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New Digital Tools for Travelers Mean New Questions About Public Space

BY Nick Judd | Monday, September 19 2011

Rights of Way: How much does your commute say about you, and who gets to know? Photo of a 7 Train in Queens, N.Y. by Rafael Castellon / Flickr

Announcements are coming fast and furious here in New York: The city and the various authorities looking after our commuter interests are launching tool after digital tool to make our commutes easier and maybe more interesting. But they're also forcing us to reconsider the meaning of "public space" — in many definitions of the term.

The public authority that runs New York's subway, the Metropolitan Transportation Authority, on Monday announced a pilot project with Cisco to install location-aware, interactive terminals at five public transit stations in New York City — with the grand unveiling at a terminal in Bowling Green station in Lower Manhattan.

The same way "public parks" in New York and elsewhere increasingly rely on deals with private entities to stay funded and maintained, ostensibly public objects like this one can also have private ties. These Cisco terminals, according to an MTA press release, will provide users with information from Zagat, the restaurant guide, and the social business review site mycity. MTA spokesmen declined to discuss any cost information or the nature of the relationships with Zagat or mycity, saying the authority does not discuss financial information about pilot projects until after the pilots are over. Without talking dollar amounts, MTA Spokesman Kevin Ortiz wrote in an email that Cisco is footing the bill for many of the costs, while the public authority will pay for labor. The pilot will run 180 days.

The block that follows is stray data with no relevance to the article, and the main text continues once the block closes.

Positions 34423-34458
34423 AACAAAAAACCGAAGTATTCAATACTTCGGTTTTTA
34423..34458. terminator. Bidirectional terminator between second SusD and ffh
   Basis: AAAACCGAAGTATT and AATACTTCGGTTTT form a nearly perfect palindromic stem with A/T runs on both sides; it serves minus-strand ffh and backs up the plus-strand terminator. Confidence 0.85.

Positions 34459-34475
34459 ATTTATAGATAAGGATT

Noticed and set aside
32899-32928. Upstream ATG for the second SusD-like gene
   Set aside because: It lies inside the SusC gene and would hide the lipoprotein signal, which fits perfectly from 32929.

This is just the latest in a long series of new digital arrivals in streets, bus stops and other public places. Chicago's buses already have location-aware ads that change based on what neighborhood the bus is in, and the Windy City's chief technology officer, John Tolva, told me earlier this month that Chicago's L train and bus stops are due soon for interactive displays similar to what the MTA announced Monday.

And anyone who has taken a ride in a New York taxi in recent years could tell you that those terminals carry content from local network affiliates — a potentially lucrative opportunity for the city's Taxi and Limousine Commission, which can now sell the right to put content in front of a captive audience.

These are some of the first real-world digital interventions that many people will see in their daily commutes, but theorists and thinkers have been chewing for some time on how they will change our lives as they become more ubiquitous. A favorite example of Adam Greenfield, founder of the urban design firm Urbanscale and author of "Everyware: The dawning age of ubiquitous computing," is more intrusive: digital vending machines in Japan that use facial recognition software to make inferences about your age, gender and race, and use that information to suggest what drink you should buy.

That's among the most garish examples of the new possibilities open to both public and private players in the American street — an ever greater number of interactions can be two-way, for better or worse. Remember those interactive cab terminals? They are GPS-enabled; taxi drivers complained when they were first installed that they allowed an unprecedented level of intrusion into each driver's route and habits. On the streets of San Francisco and Roosevelt Island, parking spots can post updates on the Internet as they become occupied or go empty. The New York Times reported recently that the last of Gotham's old coin-operated parking meters are soon to be gone, replaced with wifi-enabled, solar-powered meters that track multiple spots at once — and that can take credit card payments. In theory, these, too, should be able to provide some insight about where there is or is not parking.

"You're beginning to pull information off of real people's real use of the real city," Greenfield told me recently, "And to be able to run some services on top of those things like dynamic pricing services for parking."